Chairman Johnson, Ranking Member Carper, and Members of the Committee: thank you for the opportunity to appear before you today. The Department of State is working closely with Department of Homeland Security (DHS) and other U.S. government agencies to counter the Islamic State of Iraq and the Levant (ISIL or Da’esh) and keep America safe. This morning, I’d like to briefly describe the evolving threat environment, particularly those threats confronting our European partners, and the steps that we are taking to counter these evolving threats.
Evolving Terrorist Threat Landscape
As this Committee knows, the United States faces a fluid and fast-changing terrorist threat environment. The international community has made progress in degrading terrorist safe havens. In particular, the U.S.-led coalition to counter ISIL has made significant strides in reducing ISIL’s control of territory in Iraq and Syria, as well as the finances and foreign terrorist fighters available to it. At the same time, continued instability in key regions of the world, along with weak or non-existent governance, sectarian conflict, porous borders, and widespread online presence provide terrorist groups like ISIL the opportunity to expand their influence, terrorize civilians, attract and mobilize new recruits, and threaten partner countries.
In the face of increased military pressure, ISIL, al-Qa’ida, and both groups’ branches and adherents have pursued mass-casualty attacks against symbolic targets and public spaces. Terrorist attacks in Bamako, Beirut, Brussels, Jakarta, Paris, and elsewhere demonstrate that these groups remain resilient and continue to target innocent civilians. We contend that ISIL attacked Brussels on March 22, in an effort to assert a narrative of victory in the face of steady losses of territory in Iraq and Syria and generate persistent violence and fear in the West.
The United States and our partners around the world face significant new challenges as we and they seek to contend with the return of foreign terrorist fighters from Iraq and Syria to their home countries. Evolutions in technology that enable terrorist groups to recruit adherents and inspire attacks using publicly-accessible platforms and applications are another challenge. We will release the annual Country Reports on Terrorism soon, which will describe these and other trends in greater detail.
Promoting U.S. Homeland Security
The Department of Homeland Security (DHS), Federal Bureau of Investigation (FBI), and other domestic law enforcement agencies are in the lead on countering terrorist threats against the United States. The Department of State and our embassies work closely with these agencies to strengthen cooperation and information sharing with foreign countries and to prevent foreign terrorists from traveling to the United States. As this Committee knows, we have taken steps over the past year to enhance the screening of all potential travelers to the United States, including through the Visa Waiver Program (VWP).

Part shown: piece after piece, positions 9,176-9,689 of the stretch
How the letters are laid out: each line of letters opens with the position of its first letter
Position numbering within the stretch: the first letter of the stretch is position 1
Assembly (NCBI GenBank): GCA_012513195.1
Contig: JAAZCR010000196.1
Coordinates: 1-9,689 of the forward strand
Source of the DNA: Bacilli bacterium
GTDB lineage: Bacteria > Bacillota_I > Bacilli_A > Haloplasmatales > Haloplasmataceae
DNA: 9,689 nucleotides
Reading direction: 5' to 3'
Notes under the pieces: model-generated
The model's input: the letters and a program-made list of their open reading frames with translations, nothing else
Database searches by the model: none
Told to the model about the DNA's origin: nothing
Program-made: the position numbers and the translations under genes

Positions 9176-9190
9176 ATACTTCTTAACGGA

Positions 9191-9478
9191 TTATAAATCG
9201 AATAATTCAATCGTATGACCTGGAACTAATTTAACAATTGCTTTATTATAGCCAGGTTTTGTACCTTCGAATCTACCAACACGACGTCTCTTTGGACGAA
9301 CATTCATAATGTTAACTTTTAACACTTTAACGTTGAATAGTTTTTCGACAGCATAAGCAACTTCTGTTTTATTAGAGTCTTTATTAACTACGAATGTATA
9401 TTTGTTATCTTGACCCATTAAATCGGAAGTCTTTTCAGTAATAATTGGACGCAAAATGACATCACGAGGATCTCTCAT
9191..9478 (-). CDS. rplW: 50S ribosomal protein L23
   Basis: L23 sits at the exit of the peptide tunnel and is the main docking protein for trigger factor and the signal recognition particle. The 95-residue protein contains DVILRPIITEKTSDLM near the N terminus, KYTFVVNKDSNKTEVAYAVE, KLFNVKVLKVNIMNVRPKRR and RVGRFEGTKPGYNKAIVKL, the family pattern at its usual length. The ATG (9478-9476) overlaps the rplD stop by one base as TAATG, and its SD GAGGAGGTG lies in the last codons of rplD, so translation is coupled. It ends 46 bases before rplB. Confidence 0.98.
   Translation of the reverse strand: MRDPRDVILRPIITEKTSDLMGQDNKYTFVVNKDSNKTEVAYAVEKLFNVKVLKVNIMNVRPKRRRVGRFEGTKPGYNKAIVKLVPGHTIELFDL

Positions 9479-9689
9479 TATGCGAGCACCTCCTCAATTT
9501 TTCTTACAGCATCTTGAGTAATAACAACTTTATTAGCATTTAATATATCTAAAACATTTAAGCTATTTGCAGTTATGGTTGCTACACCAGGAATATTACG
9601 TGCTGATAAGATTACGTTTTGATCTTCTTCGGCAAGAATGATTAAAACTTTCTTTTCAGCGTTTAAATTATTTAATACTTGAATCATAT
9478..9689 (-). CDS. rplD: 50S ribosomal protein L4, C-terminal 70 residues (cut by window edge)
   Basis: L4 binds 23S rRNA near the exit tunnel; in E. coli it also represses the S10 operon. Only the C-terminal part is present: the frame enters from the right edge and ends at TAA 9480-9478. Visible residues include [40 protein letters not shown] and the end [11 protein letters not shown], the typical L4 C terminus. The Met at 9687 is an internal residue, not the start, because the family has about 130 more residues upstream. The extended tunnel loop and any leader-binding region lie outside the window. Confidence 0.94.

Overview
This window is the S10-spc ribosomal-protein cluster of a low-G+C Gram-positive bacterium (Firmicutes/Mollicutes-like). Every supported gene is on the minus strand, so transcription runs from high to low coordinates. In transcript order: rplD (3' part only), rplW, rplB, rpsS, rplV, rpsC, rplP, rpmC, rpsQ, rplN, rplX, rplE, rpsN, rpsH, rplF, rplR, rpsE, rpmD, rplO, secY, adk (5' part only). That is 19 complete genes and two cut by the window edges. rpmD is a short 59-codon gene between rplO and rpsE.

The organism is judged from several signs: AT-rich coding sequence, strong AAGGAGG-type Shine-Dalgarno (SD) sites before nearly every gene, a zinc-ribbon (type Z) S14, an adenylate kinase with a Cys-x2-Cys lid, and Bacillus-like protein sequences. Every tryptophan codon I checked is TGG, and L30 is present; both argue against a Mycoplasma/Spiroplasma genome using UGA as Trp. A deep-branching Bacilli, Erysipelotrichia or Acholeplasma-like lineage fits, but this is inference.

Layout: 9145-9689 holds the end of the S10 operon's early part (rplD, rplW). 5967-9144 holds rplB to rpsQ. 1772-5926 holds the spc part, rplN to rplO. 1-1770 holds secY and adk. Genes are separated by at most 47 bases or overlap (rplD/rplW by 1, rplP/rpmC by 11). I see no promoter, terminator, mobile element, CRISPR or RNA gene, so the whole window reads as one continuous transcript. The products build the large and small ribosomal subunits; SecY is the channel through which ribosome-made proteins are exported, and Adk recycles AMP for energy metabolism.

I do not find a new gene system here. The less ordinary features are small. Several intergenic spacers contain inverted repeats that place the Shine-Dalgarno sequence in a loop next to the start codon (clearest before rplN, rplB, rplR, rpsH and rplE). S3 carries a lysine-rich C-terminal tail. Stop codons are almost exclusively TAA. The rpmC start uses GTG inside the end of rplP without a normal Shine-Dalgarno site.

The VWP itself helps reinforce some of our strongest counterterrorism partnerships and serves as an incentive to other governments to adhere to the strongest possible security standards. Watchlisting, screening, and intelligence gathering are some of our best tools for countering the threat of foreign terrorist travel and we use these tools every day in collaboration with our VWP partners.
The VWP is not a free pass to travel to the United States. All travelers coming to the United States undergo checks for ties to terrorism and are subject to multiple layers of security – regardless of whether they have a visa or come in through the VWP. Our VWP partners must uphold strict security standards such as sharing information on known and suspected terrorists and reporting lost and stolen passports to INTERPOL. We use VWP benefits to encourage greater information sharing and more systemic screening by our allies, and these requirements give our partners the impetus to tighten security in ways that can be politically challenging.
The 38 countries that are part of the VWP include many of our closest allies and they are proud of their status. VWP membership is so prized that many countries that are not currently members nonetheless complete program requirements, including strengthening security and information-sharing, in the hope of joining.
Countering Foreign Terrorist Fighter Transit
The Department of State is working to address and mitigate the threat posed by foreign terrorist fighters (FTFs) around the world, particularly in Europe. We are working with partners to put in place the fundamental reforms necessary to address this threat, which include increased information sharing, augmented border security, and strengthened legal regimes.